I love fresh dragon fruit! It is brimming with wonderful nutrients and is easy to grow. Also known as sweet pitahaya, is a stunning looking tropical fruit borne on arboreal cacti plants. Dragon fruit is a strange looking fruit resembling a magical dragon egg. Cut through the vibrant pinky red skin to reveal white or pink flesh speckled with tiny black seeds and a similar texture to a kiwi fruit.
Dragon fruit, like all exotic tropical fruits, is usually enjoyed when eaten fresh. The flesh is described as delicately sweet, crisp and refreshing. Dragon fruit can also be used to make salads, fruit salads, jams, and as a garnish in cocktails.
If you have ever wondered how to grow dragon fruit in Perth then look no further. A relatively simple fruit to grow there are a few tricks to successfully growing dragon fruit in Perth, Western Australia but get these right and you will be laughing.
When to plant dragon fruit in Perth:
Dragon fruit grows on cactus plants which love warm, humid climates and needs very little water. They are subtropical plants which need at least six hours of sunlight per day. They will also grow well in a warm and sunny spot indoors. The dragon fruit prefers a dry tropical climate with an average temperature of 21–29°C, but it can withstand temperatures as high as 38–40°C and as low as 0°C for short periods. This means Western Australia has some ideal dragon fruit growing conditions.
The best time to plant dragon fruit cuttings in Perth, WA is April – May.
Types of dragon fruit in Western Australia:
The name dragon fruit is used to refer to several types of cacti that produce edible fruits. The most popular varieties of dragon fruit cacti are:
- Hylocereus undatus – white flesh with pink/red skin (most popular in Australia)
- Hylocereus costaricensis – purple/red flesh and pink/red skin. Also known as H. polyrhizus.
- Hylocereus megalanthus – white flesh with yellow skin
There are also named varieties available but the good news is that regardless of what type you get they all need the same basic growing conditions.
How to grow dragon fruit at home:
Because seedlings of dragon fruit are slow growing and unreliable for fruit production, dragon fruit propagation from existing dragon fruit plants is the easiest method of dragon fruit cultivation.
Once the roots have developed, the cuttings can be planted into well-drained or mounded soil beds up to 300mm high. Fertiliser should be included in the planting hole and then applied after the first month.
Cuttings are grown on a range of support systems. In Australia, vertical poles with horizontal arms or a grid at the top are commonly used.
You’ll need to wait between one and three years for fruit using this method.
How to grow dragon fruit in pots:
Growing dragon fruit in pots is a great idea, especially for those who live in cooler parts of Western Australia, planting dragon fruit in pots is smart move as you can move your plant to a warmer position whenever necessary (including into a greenhouse). In the right conditions, dragon fruit plants grow can grow quite tall and will put down aerial roots.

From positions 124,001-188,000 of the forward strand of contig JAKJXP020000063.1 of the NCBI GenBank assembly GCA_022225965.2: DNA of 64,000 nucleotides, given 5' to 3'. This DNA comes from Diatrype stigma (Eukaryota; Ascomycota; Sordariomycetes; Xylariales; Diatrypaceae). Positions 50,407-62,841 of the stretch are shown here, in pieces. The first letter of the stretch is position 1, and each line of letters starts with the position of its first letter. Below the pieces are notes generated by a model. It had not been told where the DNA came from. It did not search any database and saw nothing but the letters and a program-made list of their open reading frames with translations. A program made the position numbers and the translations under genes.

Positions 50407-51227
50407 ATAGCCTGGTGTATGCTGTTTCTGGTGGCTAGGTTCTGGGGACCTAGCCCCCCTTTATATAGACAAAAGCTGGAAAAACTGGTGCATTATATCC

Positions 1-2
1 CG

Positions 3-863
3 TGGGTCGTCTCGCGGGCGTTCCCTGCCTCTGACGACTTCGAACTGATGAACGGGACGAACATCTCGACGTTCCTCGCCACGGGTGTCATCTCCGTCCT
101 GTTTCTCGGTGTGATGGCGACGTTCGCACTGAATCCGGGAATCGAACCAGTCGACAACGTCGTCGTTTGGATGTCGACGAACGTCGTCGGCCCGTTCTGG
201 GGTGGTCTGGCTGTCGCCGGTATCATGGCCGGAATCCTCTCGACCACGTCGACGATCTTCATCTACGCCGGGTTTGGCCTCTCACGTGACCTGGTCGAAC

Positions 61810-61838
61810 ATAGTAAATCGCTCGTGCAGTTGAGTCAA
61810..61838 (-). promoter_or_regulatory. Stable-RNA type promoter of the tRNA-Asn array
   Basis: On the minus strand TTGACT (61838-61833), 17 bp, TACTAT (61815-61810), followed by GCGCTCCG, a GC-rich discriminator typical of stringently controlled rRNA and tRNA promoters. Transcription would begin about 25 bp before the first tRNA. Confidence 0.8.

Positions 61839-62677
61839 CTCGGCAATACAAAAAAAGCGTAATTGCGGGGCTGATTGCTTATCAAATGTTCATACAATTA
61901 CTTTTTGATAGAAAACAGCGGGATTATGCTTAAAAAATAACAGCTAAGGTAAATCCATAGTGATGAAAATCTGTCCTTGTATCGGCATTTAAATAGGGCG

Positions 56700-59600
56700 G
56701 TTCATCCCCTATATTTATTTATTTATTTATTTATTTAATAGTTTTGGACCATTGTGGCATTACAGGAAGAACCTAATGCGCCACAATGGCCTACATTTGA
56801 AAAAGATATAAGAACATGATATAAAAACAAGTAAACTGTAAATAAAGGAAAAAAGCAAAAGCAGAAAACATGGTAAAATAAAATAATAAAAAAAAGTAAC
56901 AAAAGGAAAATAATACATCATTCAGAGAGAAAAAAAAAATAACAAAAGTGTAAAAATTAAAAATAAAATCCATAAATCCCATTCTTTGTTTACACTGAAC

When choosing a pot, look for one that is about 250mm deep and 600mm wide. Fill it with good quality cacti potting soil that is a bit sandy and slightly acidic.
Dragon fruit plants are climbers so support them with a stake, trellis or something else to climb on.
When to harvest dragon fruit:
Dragon fruit growing season can commence fruiting about 12 -36 months after cutting plant-out (if plant-out is in April or early May while relatively warm conditions favour fast establishment).
Dragon fruit is productive in the warmer parts of Western Australia including Carnarvon from early February through to the end of July. However, July crops can be substantially damaged by mature fruit splitting, pruning regimes are required to discourage July fruit maturation.
Pick the mature fruit as soon as colouration is complete, preferably in the cool of the morning. Transfer immediately to the fridge to improve storage life (beyond 14 days in-store is achievable if stored properly).
Storing dragon fruit at home:
Store the dragon fruit in the crisper drawer of your refrigerator. Dragon fruit stores best at temperatures between 7 and 10 degrees Celsius. Store refrigerated fruit for up to three months. Scoop the pulp from the skin with a spoon once the dragon fruit has been cut.
Dragon fruit care and common problems:
Dragon fruit plant care is essential. Many pests are known to attack cacti including ants, caterpillars, mites, scale insects, beetles, slugs, borers, nematodes, fruit flies, mice, rats and birds. Netting may be required for dragon fruit to keep the birds away.
A watery rot is also a problem if conditions are too wet or the plant has suffered injury.
One of the easiest ways to kill dragon fruit plants is by over-watering it. If you water the plant too often, you could cause the roots to rot.
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